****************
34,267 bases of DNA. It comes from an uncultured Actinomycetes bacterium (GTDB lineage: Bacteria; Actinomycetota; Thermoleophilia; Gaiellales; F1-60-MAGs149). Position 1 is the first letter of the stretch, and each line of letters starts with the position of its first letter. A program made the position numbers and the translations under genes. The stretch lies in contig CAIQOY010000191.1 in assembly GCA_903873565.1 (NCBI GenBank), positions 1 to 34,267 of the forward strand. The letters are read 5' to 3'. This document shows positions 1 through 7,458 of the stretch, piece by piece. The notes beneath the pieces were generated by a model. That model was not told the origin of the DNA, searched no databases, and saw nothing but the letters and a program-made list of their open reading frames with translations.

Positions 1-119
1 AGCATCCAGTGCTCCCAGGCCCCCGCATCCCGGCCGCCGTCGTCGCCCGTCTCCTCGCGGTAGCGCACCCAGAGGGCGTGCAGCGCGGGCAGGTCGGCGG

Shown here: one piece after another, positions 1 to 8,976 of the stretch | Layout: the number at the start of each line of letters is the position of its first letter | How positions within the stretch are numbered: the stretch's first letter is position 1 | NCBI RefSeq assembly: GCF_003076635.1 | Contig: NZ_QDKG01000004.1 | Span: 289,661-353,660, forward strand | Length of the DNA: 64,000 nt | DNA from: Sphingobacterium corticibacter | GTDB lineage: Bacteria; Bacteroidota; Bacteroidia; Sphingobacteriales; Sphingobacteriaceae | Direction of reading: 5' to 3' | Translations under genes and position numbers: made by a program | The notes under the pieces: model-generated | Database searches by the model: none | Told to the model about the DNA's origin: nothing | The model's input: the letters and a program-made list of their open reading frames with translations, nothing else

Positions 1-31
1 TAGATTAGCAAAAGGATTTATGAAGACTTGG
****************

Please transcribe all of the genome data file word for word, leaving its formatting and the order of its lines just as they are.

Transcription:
34,267 bases of DNA. It comes from an uncultured Actinomycetes bacterium (GTDB lineage: Bacteria; Actinomycetota; Thermoleophilia; Gaiellales; F1-60-MAGs149). Position 1 is the first letter of the stretch, and each line of letters starts with the position of its first letter. A program made the position numbers and the translations under genes. The stretch lies in contig CAIQOY010000191.1 in assembly GCA_903873565.1 (NCBI GenBank), positions 1 to 34,267 of the forward strand. The letters are read 5' to 3'. This document shows positions 1 through 7,458 of the stretch, piece by piece. The notes beneath the pieces were generated by a model. That model was not told the origin of the DNA, searched no databases, and saw nothing but the letters and a program-made list of their open reading frames with translations.

Positions 1-119
1 AGCATCCAGTGCTCCCAGGCCCCCGCATCCCGGCCGCCGTCGTCGCCCGTCTCCTCGCGGTAGCGCACCCAGAGGGCGTGCAGCGCGGGCAGGTCGGCGG

Shown here: one piece after another, positions 1 to 8,976 of the stretch | Layout: the number at the start of each line of letters is the position of its first letter | How positions within the stretch are numbered: the stretch's first letter is position 1 | NCBI RefSeq assembly: GCF_003076635.1 | Contig: NZ_QDKG01000004.1 | Span: 289,661-353,660, forward strand | Length of the DNA: 64,000 nt | DNA from: Sphingobacterium corticibacter | GTDB lineage: Bacteria; Bacteroidota; Bacteroidia; Sphingobacteriales; Sphingobacteriaceae | Direction of reading: 5' to 3' | Translations under genes and position numbers: made by a program | The notes under the pieces: model-generated | Database searches by the model: none | Told to the model about the DNA's origin: nothing | The model's input: the letters and a program-made list of their open reading frames with translations, nothing else

Positions 1-31
1 TAGATTAGCAAAAGGATTTATGAAGACTTGG